One of the most spectacular sights in Europe, Meteora must be seen to be believed.
The Great Balkan Ride passes many magnificent sights, from historic Sarajevo to the mountains of Montenegro, the surprising beauty of Kosovo to the stunning Albanian Coast. However, for an amazing combination of unusual nature and human ingenuity, it’s hard to beat Meteora, in Northern Greece. Here’s what you need to know.
Even if there were no monasteries, Meteora would still be incredible. This area of giant stone pillars, and rocky columns is majestic. However, there are monasteries, and they make it one of the most incredible places to visit in the Balkans. Meaning “middle of the sky”, or “in the heavens”, Meteora has to be seen to be believed.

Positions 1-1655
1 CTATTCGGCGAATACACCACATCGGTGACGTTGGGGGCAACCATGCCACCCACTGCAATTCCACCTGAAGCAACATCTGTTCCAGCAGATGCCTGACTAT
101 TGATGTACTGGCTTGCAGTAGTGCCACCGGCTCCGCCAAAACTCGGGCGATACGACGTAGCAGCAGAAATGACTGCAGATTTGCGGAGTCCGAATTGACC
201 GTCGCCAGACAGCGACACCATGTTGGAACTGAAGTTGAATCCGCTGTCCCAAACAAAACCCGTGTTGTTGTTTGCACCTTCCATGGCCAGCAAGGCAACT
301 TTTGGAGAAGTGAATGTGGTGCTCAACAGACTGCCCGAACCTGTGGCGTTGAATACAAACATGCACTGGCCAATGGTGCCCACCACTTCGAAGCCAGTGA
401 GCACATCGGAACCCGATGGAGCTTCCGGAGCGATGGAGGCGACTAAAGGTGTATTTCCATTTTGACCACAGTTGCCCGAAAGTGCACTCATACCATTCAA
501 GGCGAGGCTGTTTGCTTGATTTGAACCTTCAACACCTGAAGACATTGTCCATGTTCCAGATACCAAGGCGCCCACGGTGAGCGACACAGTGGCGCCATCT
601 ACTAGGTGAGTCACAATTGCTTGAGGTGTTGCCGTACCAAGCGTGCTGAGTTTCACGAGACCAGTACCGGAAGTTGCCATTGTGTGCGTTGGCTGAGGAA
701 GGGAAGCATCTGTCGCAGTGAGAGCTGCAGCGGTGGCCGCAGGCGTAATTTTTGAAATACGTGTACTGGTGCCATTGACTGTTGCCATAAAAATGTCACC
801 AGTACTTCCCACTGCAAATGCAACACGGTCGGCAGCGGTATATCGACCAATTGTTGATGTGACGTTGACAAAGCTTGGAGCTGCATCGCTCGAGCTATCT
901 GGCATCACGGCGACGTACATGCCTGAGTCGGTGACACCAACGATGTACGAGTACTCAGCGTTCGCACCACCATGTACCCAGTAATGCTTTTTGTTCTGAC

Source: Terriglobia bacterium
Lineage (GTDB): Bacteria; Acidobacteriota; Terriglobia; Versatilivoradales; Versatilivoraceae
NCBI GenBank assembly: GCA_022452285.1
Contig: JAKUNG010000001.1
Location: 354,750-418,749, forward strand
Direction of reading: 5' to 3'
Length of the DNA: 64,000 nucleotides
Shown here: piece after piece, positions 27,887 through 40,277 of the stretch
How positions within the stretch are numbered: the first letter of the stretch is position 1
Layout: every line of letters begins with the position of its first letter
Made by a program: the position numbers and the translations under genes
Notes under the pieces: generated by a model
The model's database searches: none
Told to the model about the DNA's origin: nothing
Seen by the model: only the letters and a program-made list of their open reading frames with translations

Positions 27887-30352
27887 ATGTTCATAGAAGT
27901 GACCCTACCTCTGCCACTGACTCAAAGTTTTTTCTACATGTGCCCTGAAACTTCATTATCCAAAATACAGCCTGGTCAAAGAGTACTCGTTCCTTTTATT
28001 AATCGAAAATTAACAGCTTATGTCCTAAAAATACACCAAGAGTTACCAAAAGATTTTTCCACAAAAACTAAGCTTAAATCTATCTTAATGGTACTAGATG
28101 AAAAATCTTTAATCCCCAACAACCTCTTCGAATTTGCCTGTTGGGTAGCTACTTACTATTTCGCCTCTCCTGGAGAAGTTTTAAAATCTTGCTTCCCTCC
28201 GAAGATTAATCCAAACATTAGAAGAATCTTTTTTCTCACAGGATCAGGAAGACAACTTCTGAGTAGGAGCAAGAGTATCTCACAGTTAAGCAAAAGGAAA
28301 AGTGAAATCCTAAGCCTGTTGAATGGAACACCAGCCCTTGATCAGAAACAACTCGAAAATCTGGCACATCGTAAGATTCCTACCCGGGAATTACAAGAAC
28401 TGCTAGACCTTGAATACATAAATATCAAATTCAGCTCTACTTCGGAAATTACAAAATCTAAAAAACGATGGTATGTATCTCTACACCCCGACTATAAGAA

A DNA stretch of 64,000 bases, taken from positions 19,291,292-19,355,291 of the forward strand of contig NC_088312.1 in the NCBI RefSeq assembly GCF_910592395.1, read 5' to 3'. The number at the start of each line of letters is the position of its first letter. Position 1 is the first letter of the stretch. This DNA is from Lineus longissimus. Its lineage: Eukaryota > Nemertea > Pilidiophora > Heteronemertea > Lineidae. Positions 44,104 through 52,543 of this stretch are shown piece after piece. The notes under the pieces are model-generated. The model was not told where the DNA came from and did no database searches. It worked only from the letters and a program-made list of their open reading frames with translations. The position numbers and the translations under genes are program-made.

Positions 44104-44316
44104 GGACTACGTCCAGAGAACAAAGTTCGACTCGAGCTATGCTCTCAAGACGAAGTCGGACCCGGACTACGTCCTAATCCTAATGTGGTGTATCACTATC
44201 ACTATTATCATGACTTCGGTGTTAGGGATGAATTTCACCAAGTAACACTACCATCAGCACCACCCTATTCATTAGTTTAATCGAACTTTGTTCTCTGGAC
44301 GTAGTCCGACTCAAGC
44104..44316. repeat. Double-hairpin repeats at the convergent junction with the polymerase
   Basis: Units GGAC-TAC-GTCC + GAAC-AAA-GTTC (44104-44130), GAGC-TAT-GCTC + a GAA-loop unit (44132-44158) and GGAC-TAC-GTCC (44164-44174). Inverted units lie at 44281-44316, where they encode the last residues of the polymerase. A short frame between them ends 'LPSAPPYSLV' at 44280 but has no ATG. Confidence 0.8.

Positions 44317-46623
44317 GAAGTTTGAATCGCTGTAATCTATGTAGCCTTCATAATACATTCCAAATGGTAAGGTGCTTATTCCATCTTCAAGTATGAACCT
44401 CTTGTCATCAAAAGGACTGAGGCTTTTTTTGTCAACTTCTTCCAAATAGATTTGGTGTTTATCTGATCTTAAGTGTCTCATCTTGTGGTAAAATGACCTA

In total Meteora is comprised of six important monasteries, all many hundreds of years old. The grandest sights, the Holy Monastery of Great Meteoron, dates back to the middle of the 14th Century. The monasteries are important sights for the Eastern Orthodox Church. Pictured above is the interior of Agios Nikolaos church, one of the smallest in the area, but still featuring astonishing design.
Meteora is home to sixty monks and nuns. Of the six monasteries, four are occupied by men and the remaining two by women. When visiting Meteora, many tourists stay in the nearby towns of Kalambaka and Kastraki, which have a combined population of less than 10,000.
For How Long?
While the monasteries date back over five hundred years, there are traces of habitation for almost a millennium. And not far away are caves with signs of human life from over 100,000 years ago, and these were where monks originally came to link in the 11th century. The entire area is brimming with history.